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Hops similar to simcoe

Ok so i found that simcoe hops are my favorite and from what i read they are a brand name rather then a variety…I looked around to try and get my hands on some rhizomes but i dont think they are available cause they are a trademark hop…anyway can someone tell me what variety is similar to simcoe and where to get the rhizomes…thank you

Simcoe is pretty unique and yes, it’s proprietary (like Amarillo) so you can’t buy a rhizome. A blend of hops could get you in the ballpark, something with the same mix of dank, pine, and citrus and tropical fruits - maybe Chinook, Centennial, and Citra?

Right on thanks

I’d say Columbus is in the ballpark of Simcoe.

[quote=“Denny”]I’d say Columbus is in the ballpark of Simcoe.[/quo

Can you buy columbus rhizomes?

Right on thanks[/quote]

The growers of simcoe and amarillo could make a fortune if they released a limited amount of rhizomes.

[quote=“mattbrew83”][quote=“Denny”]I’d say Columbus is in the ballpark of Simcoe.[/quo

Can you buy columbus rhizomes?[/quote][/quote]

You can’t buy Columbus since it’s proprietary but you can buy Zeus, which is the same thing. Go figure…

Right on thanks[/quote]

The growers of simcoe and amarillo could make a fortune if they released a limited amount of rhizomes.[/quote]

When is someone going to sneek into some hop farm and get me simcoe rhizome? hehehehehheee…

I bought columbus and zeus this year. I bought 2 columbus and 1 zeus from great lakes hops their not rhizomes but dorment crowns

[quote=“Rookie L A”]

The growers of simcoe and amarillo could make a fortune if they released a limited amount of rhizomes.[/quote]

They’d be shooting themselves in the foot? Those few rhizomes can QUICKLY turn into a hop farm in the right hands. More acreage of Simcoe & Amarillo mean lower prices for those hops. Lower prices mean less return for the growers. I think they’re pretty happy with their returns right where they’re at.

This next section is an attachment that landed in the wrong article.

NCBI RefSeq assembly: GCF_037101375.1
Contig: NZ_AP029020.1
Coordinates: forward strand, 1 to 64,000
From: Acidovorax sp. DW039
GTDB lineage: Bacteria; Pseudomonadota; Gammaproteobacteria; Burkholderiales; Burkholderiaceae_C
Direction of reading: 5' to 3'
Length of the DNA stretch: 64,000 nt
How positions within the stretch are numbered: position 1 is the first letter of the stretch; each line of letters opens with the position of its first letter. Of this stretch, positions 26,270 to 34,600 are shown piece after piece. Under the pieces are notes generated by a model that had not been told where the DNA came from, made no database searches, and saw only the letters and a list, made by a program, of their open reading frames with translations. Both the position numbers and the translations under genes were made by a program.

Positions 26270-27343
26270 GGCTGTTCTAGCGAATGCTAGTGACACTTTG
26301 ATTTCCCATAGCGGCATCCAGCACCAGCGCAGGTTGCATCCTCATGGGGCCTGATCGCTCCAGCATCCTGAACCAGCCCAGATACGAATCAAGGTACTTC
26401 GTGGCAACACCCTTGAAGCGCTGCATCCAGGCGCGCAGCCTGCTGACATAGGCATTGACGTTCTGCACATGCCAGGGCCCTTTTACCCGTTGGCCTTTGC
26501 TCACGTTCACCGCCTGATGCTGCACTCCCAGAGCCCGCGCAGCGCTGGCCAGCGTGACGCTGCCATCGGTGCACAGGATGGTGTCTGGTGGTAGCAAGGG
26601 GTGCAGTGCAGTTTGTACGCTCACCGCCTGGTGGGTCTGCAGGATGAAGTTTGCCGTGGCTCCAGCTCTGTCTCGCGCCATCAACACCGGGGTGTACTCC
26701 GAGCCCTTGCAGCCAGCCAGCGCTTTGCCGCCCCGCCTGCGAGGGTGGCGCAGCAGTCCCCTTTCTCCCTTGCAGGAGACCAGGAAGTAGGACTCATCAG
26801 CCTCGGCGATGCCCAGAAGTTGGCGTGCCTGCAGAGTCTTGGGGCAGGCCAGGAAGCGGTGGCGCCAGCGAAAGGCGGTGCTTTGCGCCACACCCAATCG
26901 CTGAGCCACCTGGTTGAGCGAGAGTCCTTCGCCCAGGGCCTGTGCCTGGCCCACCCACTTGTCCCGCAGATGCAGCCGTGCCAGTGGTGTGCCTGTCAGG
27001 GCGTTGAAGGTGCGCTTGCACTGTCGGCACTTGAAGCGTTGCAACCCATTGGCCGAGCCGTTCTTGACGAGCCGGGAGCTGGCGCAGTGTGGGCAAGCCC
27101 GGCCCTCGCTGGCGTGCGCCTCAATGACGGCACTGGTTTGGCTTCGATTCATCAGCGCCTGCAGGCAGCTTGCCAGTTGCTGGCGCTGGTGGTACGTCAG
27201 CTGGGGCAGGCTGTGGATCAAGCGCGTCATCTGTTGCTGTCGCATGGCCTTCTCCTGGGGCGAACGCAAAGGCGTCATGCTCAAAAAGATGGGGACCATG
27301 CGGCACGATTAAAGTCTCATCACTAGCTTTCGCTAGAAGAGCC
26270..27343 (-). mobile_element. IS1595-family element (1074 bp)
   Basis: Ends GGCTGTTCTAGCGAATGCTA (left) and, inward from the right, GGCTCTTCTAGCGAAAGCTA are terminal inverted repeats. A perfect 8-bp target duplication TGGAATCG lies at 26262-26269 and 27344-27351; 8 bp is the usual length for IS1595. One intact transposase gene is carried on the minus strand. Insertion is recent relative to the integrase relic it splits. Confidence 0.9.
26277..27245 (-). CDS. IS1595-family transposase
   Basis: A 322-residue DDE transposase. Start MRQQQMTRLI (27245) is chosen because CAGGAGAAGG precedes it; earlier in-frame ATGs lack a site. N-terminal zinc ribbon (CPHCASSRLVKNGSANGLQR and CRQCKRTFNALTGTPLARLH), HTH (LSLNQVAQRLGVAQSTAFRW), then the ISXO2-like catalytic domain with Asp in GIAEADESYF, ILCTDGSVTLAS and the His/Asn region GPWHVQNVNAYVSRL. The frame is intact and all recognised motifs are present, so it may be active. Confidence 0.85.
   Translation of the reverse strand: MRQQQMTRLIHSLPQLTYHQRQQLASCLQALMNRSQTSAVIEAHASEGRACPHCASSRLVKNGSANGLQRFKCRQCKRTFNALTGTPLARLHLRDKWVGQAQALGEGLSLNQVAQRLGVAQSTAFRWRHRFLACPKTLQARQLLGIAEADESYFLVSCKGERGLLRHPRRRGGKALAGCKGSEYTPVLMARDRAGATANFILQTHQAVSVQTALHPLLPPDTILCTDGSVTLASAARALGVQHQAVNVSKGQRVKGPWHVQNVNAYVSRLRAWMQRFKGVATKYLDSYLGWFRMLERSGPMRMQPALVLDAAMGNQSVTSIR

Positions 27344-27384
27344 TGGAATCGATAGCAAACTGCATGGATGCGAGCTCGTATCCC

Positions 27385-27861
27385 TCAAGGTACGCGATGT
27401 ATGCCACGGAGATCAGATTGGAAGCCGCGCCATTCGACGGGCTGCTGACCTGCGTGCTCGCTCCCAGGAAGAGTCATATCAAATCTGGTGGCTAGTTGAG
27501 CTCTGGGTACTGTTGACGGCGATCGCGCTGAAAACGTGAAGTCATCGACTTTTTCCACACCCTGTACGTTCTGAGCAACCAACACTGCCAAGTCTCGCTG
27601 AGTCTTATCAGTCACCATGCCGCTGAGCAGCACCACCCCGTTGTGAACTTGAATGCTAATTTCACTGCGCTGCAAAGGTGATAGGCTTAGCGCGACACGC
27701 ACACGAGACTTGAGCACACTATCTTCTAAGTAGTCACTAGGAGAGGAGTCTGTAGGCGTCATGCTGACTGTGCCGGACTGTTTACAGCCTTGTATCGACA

The good news is that I saw from Select Botanicals Group that 390 additional acres of Simcoe are being planted!

[quote=“Denny”][quote=“mattbrew83”][quote=“Denny”]I’d say Columbus is in the ballpark of Simcoe.[/quo

Can you buy columbus rhizomes?[/quote][/quote]

You can’t buy Columbus since it’s proprietary but you can buy Zeus, which is the same thing. Go figure…[/quote]

Are you sure about that? I had bought a Columbus rhizome last year from Midwest, unless they were selling it as Columbus and actually delivering Zeus. Either way, it’s still awesome :slight_smile:

[quote=“GarretD”]
When is someone going to sneek into some hop farm and get me simcoe rhizome? hehehehehheee…[/quote]

Hehehe… I had a similar conversation with the guy at YakimaValleyHops about that last year…

Maybe I missed it and Columbus has been released now.

[quote=“B-Hoppy”][quote=“Rookie L A”]

The growers of simcoe and amarillo could make a fortune if they released a limited amount of rhizomes.[/quote]